Lucy Mangan

“The red carpet isn’t the place for politics” Lucy Mangan on the Oscars #AskHerMore campaign

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Lucy Mangan
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Should Hollywood's red carpet reporters change their interview tactics? Stylist columnist Lucy Mangan tackles a question that now has its very own hashtag campaign.

Could I make a plea about the Oscars? Could we not #AskHerMore this year? This is the campaign, launched a few years ago by The Representation Project (an organisation that seeks to expose and correct gender stereotypes in the media), to encourage people to ask women on the red carpet more searching questions than what or who they are wearing, and who loaned them their jewellery.

It’s a good and righteous campaign. But there’s a time and a place for everything and for this it is not on the Oscars red carpet.

Outside the Dolby Theatre – inside is different and we’ll get to that – is a fashion show. Everyone is dressed up to the nines, everyone looks beautiful, everyone is basically a work of art. So talk about the art. This is the one time of the year when it actually is appropriate to ask everyone who and what they’re wearing, who loaned them their jewels and how much the fabulous glittering ropes of diamonds and rubies are worth. Let us know what’s vintage Valentino and confirm that the glorious, impossible confection of frills and furbelows is Oscar de la Renta and point out what magic Balenciaga has conjured up this year. It’s fine.

Lucy Mangan

To do anything else is entirely wrong in the context, looks ridiculous and risks making the whole crusade look risible. As far as I’m concerned, on the Oscar red carpet, the only campaign should be #AskHimLess. Stick to asking the male actors the easy questions about clothes too. Although it should perhaps be called #AskHimEvenLess, because I’ve never seen even the men given much of a chance to show off their intellectual prowess by anything lobbed at them by Ryan Seacrest et al as they peg it down the red road to the safety of their seats. Of all the imbalances out there in the world, it really does seem fairly minimal here.

Off the carpet, things are of course different – even, as I say, once inside the venue the rules change. The mood is different. People are watching attentively. They have a platform conducive to coherent thought and often use it. Host Chris Rock will almost certainly – he may consider himself honour-bound – confront the extraordinary lack of people of colour among the nominees (the awareness of which was raised in part by another highly effective social media campaign #OscarsSoWhite). Winners may do likewise when they are in the spotlight. Equally, female winners may choose to use their speeches to poke fun/get angry about Hollywood’s equally abject failure to give women parity in pay, respect or screen time and narrative heft. By all means boys, do likewise.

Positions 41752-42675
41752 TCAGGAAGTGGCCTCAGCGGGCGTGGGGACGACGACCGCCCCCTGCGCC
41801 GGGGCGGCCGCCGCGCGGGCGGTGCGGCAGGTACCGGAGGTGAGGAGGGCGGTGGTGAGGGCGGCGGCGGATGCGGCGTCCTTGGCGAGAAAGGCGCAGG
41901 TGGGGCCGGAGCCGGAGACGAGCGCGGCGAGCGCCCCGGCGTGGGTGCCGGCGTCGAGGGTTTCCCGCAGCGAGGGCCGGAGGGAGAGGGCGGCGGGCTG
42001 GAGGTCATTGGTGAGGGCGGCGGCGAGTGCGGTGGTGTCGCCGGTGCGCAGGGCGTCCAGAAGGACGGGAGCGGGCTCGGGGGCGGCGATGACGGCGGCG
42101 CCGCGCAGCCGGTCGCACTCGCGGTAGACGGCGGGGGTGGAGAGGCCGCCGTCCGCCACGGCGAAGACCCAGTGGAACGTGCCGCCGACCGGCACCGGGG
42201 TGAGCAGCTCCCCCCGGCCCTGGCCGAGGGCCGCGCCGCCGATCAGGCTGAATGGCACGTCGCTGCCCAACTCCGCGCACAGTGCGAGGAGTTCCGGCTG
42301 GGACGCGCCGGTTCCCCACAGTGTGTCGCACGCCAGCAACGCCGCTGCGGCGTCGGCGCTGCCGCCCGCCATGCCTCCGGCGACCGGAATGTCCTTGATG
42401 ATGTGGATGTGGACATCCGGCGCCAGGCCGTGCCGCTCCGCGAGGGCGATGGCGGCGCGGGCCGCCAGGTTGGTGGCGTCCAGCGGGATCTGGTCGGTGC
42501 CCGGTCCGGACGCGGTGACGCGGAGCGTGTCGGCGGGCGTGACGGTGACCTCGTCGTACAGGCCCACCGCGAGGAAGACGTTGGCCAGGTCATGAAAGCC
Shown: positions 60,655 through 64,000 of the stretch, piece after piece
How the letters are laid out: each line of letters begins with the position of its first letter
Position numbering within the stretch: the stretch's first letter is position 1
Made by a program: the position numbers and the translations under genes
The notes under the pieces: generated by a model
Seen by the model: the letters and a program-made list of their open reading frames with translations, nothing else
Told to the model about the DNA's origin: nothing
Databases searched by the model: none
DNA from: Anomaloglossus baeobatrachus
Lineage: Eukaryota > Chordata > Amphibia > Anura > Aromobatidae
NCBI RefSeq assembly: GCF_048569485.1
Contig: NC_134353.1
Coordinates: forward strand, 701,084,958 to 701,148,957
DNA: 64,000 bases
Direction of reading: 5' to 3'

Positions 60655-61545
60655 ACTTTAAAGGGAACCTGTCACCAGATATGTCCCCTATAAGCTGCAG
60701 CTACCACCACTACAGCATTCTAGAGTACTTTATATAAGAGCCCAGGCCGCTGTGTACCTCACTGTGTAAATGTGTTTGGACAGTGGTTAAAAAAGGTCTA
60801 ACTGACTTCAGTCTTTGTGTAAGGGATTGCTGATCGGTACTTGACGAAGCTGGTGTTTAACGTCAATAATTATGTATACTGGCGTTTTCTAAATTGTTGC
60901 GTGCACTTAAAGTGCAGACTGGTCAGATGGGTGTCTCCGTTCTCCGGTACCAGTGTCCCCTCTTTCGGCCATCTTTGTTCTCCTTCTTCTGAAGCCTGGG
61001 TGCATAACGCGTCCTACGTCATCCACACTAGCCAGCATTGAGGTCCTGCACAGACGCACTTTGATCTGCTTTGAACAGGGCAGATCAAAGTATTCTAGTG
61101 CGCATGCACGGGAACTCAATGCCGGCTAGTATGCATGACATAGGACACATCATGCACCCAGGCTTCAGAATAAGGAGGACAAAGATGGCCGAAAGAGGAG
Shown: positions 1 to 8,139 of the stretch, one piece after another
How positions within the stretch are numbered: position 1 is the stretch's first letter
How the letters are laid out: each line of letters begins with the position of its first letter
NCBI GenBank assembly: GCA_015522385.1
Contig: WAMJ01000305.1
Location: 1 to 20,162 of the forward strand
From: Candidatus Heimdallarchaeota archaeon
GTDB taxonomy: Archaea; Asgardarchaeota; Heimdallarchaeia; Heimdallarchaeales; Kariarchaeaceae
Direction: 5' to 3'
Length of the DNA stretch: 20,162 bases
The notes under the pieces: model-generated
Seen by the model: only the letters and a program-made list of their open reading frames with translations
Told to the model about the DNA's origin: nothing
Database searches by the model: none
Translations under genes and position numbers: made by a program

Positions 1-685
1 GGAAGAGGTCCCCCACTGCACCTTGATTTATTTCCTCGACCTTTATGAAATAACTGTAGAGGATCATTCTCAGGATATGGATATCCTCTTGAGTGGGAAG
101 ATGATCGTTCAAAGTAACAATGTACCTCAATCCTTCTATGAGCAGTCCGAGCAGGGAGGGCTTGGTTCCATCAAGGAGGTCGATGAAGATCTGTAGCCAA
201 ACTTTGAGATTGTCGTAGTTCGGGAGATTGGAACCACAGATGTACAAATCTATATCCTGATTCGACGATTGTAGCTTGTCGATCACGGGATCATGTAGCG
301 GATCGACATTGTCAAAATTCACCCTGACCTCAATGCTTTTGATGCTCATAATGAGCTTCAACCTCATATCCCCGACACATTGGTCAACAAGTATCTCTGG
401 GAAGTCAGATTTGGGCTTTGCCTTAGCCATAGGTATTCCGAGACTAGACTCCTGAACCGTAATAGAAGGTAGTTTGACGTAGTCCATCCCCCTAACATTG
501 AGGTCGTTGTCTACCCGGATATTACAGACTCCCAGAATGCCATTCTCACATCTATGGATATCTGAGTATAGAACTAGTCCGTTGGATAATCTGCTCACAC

Beyond the Oscars, #AskHerMore can and should keep the pressure on interviewers to ask all actors about their work rather than their diets, partners and latest break-ups. Whether you want them to be asked about current affairs depends on where you stand on actors’ ability to see further into a geopolitical conflict than the rest of us. Personally I’m not convinced that just because an actor has played a terrorist or an activist or a politician they are any more qualified than I am to pronounce upon world crises and I could be easily persuaded that there is more integrity in just letting us know how they maintain three per cent body fat without throwing themselves off a cliff in hungry despair, but your mileage may vary.

In the meantime, on Oscar night let’s keep our powder dry and just admire the dresses on the catwalk while we #AskThemAllTheSame.

Lava lamp

I am renting a cottage in Norfolk for a week (because I’m supposed to be writing a book and this is not proving possible at home) and in it is something quite marvellous. I literally sit here and marvel at it. It is a lava lamp. It brings me a peace like I have never known. I begin to understand why people go on about meditation (though not why they do so at quite such length). I sit here at the end of the day and watch it instead of the telly. It concentrates the mind wonderfully. My whole world narrows down to the fascinating question of what sized blob will detach itself from the molten mass and how far it will rise before gravity reasserts itself and brings it down to earth once more. No matter how the day has gone it takes me completely out of my messy head in a way nothing else has ever managed. As a lifelong hater of hippies and all their associated things, this is disconcerting. But another look at my lamp soothes me again. When I get home I’m buying one of my own. The new me starts here.

Photography: Ellis Parrinder, Getty

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Lucy Mangan

Lucy Mangan is a columnist for Stylist.

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